Pytorch benchmarks, different devices, and computing resources

Hi everyone. I have run some tests with the following simple hybrid network, using PyTorch and treating the qnode as a TorchLayer. The code is the following (as a new user I cannot upload a file):

import numpy as np
from sklearn.datasets import make_moons
import torch
import matplotlib.pyplot as plt
import torch.nn as nn
import pennylane as qml
import sys
from time import perf_counter

class Model(nn.Module):
    def __init__(self, dev, diff_method="backprop"):

        self.cnet_in = self.cnet()
        self.qcircuit = qml.qnode(dev, interface="torch", 
        weight_shape = {"weights":(2,)}
        self.qlayer = qml.qnn.TorchLayer(self.qcircuit, weight_shape)
        self.cnet_out = self.cnet()

    def cnet(self):
        layers = [nn.Linear(2,10), nn.ReLU(True), nn.Linear(10,2), nn.Tanh()]
        return nn.Sequential(*layers)   

    def qnode(self, inputs, weights):
        # Data encoding:
        for x in range(len(inputs)):
            qml.RZ(2.0 * inputs[x], wires=x)
        # Trainable part:
        qml.RY(weights[0], wires=0)
        qml.RY(weights[1], wires=1)
        return [qml.expval(qml.PauliZ(wires=0)), qml.expval(qml.PauliZ(wires=1))]

    def forward(self, x):
        x1 = self.cnet_in(x)
        x2 = self.qlayer(x1)
        x_output = self.cnet_out(x2)
        return x_output

def train(X, y_hot, dev_name, diff_method):
    dev = qml.device(dev_name, wires=2, shots=None)
    model  = Model(dev, diff_method)
    # Train the model
    opt = torch.optim.SGD(model.parameters(), lr=0.2)
    loss = torch.nn.L1Loss()

    X = torch.tensor(X, requires_grad=False).float()
    y_hot = y_hot.float()

    batch_size = 5
    batches = 200 // batch_size

    data_loader =
        list(zip(X, y_hot)), batch_size=batch_size, shuffle=True, drop_last=True

    epochs = 6

    for epoch in range(epochs):

        running_loss = 0

        for xs, ys in data_loader:

            loss_evaluated = loss(model(xs), ys)


            running_loss += loss_evaluated

        avg_loss = running_loss / batches
        print("Average loss over epoch {}: {:.4f}".format(epoch + 1, avg_loss))

    y_pred = model(X)
    predictions = torch.argmax(y_pred, axis=1).detach().numpy()

    correct = [1 if p == p_true else 0 for p, p_true in zip(predictions, y)]
    accuracy = sum(correct) / len(correct)
    print(f"Accuracy: {accuracy * 100}%")

if __name__ == "__main__":
    X, y = make_moons(n_samples=200, noise=0.1)
    y_ = torch.unsqueeze(torch.tensor(y), 1)  # used for one-hot encoded labels
    y_hot = torch.scatter(torch.zeros((200, 2)), 1, y_, 1)
    begin_time = perf_counter()
    train(X, y_hot, str(sys.argv[1]), str(sys.argv[2]))
    end_time = perf_counter()
    runtime = end_time-begin_time
    print(f'Runtime: {runtime:.2e} s or {(runtime/60):.2e} min.')

The conda environment contains:

  • pytorch=1.10.2
  • pennylane=0.21.0
  • numpy=1.22.2


I ran tests with different combinations of devices and differentiation methods. Of course, not all of the combinations are possible, e.g., lightning.qubit does not support backprop at the time of writing this post. Measuring each time the runtime, and monitoring the usage of memory and number of cores that are utilised. The results can be reproduced with the code above, but have been consistent with other tests on larger and more complex hybrid networks.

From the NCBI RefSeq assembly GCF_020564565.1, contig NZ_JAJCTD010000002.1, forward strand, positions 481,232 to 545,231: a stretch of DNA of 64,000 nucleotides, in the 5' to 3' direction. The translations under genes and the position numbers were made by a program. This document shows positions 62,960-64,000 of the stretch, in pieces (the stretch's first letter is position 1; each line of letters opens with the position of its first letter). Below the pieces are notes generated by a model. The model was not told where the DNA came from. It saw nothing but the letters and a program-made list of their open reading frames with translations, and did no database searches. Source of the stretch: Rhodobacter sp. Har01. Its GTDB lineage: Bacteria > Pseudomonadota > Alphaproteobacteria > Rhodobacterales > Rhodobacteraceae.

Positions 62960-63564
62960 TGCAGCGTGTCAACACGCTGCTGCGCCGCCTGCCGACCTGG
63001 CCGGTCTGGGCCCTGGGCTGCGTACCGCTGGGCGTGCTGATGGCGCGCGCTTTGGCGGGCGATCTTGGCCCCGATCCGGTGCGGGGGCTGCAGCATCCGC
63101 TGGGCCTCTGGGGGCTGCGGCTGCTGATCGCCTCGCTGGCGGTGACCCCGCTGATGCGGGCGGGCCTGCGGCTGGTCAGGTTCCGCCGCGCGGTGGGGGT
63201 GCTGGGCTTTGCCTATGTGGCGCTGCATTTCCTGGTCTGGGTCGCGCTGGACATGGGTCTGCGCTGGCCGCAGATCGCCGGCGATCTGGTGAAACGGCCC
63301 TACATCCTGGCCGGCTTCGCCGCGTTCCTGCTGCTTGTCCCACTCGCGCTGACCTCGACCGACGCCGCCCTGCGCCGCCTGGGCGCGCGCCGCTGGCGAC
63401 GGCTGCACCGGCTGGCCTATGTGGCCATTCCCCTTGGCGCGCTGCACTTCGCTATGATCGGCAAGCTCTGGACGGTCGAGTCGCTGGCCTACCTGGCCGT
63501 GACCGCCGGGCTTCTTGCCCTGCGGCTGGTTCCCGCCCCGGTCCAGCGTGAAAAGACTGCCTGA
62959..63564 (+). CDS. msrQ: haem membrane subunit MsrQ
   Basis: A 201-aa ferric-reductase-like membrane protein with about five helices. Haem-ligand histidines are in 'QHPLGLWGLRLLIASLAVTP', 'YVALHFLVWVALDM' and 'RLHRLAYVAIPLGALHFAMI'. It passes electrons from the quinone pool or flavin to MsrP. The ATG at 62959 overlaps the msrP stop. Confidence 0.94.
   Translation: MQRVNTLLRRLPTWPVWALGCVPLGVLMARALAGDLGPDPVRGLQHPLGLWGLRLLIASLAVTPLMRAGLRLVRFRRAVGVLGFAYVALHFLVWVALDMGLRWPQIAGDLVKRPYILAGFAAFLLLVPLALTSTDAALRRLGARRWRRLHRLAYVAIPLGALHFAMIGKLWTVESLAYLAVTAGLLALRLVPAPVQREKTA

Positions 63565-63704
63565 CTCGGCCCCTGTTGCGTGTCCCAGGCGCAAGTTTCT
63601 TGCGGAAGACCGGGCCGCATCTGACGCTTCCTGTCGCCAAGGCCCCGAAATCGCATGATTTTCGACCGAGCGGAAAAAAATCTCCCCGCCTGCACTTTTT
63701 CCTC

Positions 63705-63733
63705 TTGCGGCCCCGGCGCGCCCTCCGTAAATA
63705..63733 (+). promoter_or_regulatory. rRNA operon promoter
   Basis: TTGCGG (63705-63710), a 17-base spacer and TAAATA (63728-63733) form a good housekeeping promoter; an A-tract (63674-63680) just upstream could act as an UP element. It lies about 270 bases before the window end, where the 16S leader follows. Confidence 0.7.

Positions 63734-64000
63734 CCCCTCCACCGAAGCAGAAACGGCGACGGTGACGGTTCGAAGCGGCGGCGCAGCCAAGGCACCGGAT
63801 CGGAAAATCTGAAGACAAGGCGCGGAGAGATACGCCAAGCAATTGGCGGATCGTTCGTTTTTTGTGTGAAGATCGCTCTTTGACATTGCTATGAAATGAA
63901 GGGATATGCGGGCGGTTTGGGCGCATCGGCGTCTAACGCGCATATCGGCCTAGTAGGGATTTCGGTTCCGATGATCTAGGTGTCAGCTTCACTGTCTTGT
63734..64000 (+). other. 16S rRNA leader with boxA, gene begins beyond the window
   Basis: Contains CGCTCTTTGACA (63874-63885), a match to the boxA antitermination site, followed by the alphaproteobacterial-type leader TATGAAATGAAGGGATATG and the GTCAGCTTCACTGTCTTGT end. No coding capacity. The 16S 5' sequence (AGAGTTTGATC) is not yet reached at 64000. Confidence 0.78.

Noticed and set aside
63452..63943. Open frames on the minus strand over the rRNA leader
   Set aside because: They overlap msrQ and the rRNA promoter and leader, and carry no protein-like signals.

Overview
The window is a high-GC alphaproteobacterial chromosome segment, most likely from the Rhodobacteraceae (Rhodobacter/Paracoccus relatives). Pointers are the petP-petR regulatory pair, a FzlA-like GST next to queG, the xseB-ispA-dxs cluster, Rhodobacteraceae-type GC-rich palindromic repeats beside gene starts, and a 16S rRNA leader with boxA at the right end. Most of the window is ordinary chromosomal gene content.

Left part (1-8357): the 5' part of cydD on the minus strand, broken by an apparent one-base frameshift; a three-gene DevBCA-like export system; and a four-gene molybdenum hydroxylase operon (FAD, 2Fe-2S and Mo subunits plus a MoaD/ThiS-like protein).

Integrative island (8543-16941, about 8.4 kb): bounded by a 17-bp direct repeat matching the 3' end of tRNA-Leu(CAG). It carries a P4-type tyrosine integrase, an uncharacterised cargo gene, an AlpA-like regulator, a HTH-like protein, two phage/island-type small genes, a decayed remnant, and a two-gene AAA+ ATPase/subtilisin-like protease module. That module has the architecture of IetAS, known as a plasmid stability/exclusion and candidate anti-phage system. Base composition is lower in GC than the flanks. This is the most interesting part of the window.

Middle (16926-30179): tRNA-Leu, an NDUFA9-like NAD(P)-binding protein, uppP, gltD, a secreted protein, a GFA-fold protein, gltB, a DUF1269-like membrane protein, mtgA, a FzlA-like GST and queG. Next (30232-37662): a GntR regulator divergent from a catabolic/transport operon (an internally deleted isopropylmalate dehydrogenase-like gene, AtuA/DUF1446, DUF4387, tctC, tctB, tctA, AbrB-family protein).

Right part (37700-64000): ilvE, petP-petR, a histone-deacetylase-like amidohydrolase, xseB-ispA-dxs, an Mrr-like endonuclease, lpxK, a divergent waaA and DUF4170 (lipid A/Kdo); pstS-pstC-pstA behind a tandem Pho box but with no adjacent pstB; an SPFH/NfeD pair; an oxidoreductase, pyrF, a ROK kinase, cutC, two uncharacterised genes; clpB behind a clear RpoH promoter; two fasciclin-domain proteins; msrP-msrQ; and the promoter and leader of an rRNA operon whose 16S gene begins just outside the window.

1. adjoint differenatiation method (vs. backprop) has always been faster for my tests. For both lightning.qubit and default.qubit.
  2. adjoint method consumed significantly less memory than backprop.
  3. For lightning.qubit + adjoint, I observe that many sub-procceses are created and run in parallel. However for default.qubit + adjoint, only one core is utilised.
  4. When using backprop + default.qubit I get the following warning:
/work/vabelis/miniconda3/envs/ae_qml_pnl/lib/python3.8/site-packages/torch/autograd/ UserWarning: Casting complex values to real discards the imaginary part (Triggered internally at  /opt/conda/conda-bld/pytorch_1640811757556/work/aten/src/ATen/native/Copy.cpp:244.)

As mentione also in this post.


a. Do you think that the above observations are universal for hybrid networks? For example, will the adjoint method always be faster compared to backprop for larger networks and different measurement operators (e.g. 1 qubit measurements)? Is there some threshold after/before which backprop is better?

b. When one uses the adjoint method, is the classical part of the network still trained with backprop in PyTorch? If that is true, I find observations 2. and 3. counterintuitive. That is, when using backprop PyTorch utilises more cores via multithreading. Hovewer, with default.qubit and adjoint only one core was used (less memory too), and it still performed better than backprop + default.qubit, which consumed significantly more memory and number of cores. I would be grateful for any insights on this matter :slight_smile:

c. If we are interested in the best possible balance between training time and resources required, is the recommended option always lightning.qubit + adjoint?

Hi @vabelis, great questions!

a. Adjoint differentiation should always be better. The problem with adjoint differentiation is that it can only be used on simulators (same as backprop) and not on real hardware. I recommend that you take a look at the graphs at the end of this demo to get an idea on how the different methods compare in time performance.

b. The same demo on Adjoint differentiation will give you some insight on how it works and why it’s so efficient. For your specific question you should notice that adjoint diff is defined as the differentiation method for a particular qnode. Anything outside from the qnode will not be differentiated with the adjoint method.

c. Yes, lightning.qubit + adjoint is the recommended combination if you need better performance.

I hope this helps!